Uses for a woobie

One potential use for a woobie is making other characters look evil. Villains who attack the hero are just trying to win their fight. Villains who attack The Woobie are cowards at best, bullying monsters at worst. Oh, and if the character is the primary reason another is The Woobie? They'll most likely be hated, perhaps in a good way, though this is often the intended response.

Another is to provide a tragic contrast; kind of a weird opposite of comic relief. And of course, sometimes they're used just to show how messed up the world is as a whole. Some are intended to be in-universe woobies, particularly Littlest Cancer Patients like Tiny Tim (who, in a surprisingly effective way, had a curable illness), in order to tug at the heartstrings of other characters as well as the audience. Unfortunately, sometimes, this will lead to the character becoming a Sympathetic Sue, or just to Darkness-Induced Audience Apathy.

Other times, the woobie isn't even intended. This usually comes from Designated Monkeys, but can also come from not-even-ostensibly-deserving Chew Toys the audience just doesn't find funny.

Avoiding Darkness-Induced Audience Apathy

Generally speaking, piling loads of crap onto the character will turn him into The Woobie, particularly if he has traits such as kindness, a large number of sympathetic flaws, and powerlessness. But at some point there's just too much. How to avoid Darkness-Induced Audience Apathy and Sympathetic Sue accusations?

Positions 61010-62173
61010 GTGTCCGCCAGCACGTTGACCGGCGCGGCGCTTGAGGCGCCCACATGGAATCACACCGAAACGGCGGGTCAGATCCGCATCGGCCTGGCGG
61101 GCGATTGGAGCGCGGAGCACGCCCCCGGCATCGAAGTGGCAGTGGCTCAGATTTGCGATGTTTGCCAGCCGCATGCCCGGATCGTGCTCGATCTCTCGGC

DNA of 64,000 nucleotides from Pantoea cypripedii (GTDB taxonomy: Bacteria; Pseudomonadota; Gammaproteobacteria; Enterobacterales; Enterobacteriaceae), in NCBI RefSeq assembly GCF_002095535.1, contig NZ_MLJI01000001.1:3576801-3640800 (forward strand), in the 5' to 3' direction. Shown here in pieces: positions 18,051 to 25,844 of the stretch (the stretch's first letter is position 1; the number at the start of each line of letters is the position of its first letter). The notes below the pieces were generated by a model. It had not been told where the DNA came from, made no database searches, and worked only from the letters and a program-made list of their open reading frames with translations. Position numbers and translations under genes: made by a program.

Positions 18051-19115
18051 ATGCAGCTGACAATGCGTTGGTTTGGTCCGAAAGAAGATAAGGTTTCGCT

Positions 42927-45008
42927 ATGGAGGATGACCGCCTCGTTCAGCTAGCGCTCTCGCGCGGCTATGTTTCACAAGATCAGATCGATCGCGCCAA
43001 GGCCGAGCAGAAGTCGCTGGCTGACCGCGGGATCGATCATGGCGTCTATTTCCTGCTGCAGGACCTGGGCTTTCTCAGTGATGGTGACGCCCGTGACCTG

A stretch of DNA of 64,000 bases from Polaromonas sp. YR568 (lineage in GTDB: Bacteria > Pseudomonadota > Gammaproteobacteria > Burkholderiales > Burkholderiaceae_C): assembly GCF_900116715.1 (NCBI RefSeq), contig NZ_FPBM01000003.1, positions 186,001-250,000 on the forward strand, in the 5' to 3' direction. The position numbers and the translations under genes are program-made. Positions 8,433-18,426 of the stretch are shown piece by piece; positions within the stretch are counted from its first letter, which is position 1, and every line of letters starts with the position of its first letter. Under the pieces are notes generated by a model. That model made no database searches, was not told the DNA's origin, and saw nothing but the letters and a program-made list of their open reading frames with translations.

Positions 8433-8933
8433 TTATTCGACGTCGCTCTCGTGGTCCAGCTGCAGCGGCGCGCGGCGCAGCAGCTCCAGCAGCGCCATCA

The most important rule is Show, Don't Tell. There are a few effects of this. Since we see bad things happen, we understand they're plausible for the universe. Another thing that's helpful is seeing how much it hurts. Another piece of advice is to use tragic backstory sparingly. Tragic backstory is great for making a character The Woobie quickly, but it has to have some lasting effects, otherwise it comes across as the author's refusal to put the character through hell, and insistence that he has done so anyway. Sometimes tragic backstory can be used to make a character who would have been a woobie anyway even more of a woobie. For instance, if your character is saying that today is the best day he's ever had and even that day is punctuated by obviously pitiful moments, that character will almost certainly become a woobie.

One issue with Sympathetic Sues is that they almost always violate Show, Don't Tell. At some point, whining about backstory gets old. Show some substance in the moment, and you should get the desired result.

Another potentially helpful device to avoid Darkness-Induced Audience Apathy is to give your woobie a happy ending and/or throw him a bone or two along the way. This way, despite the audience wanting to comfort this poor innocent character, they'll be aware the writer is on the character's side, and as a result see the suffering with pure sympathy rather than frustration. This is especially helpful in serial/episodic works that last a long time.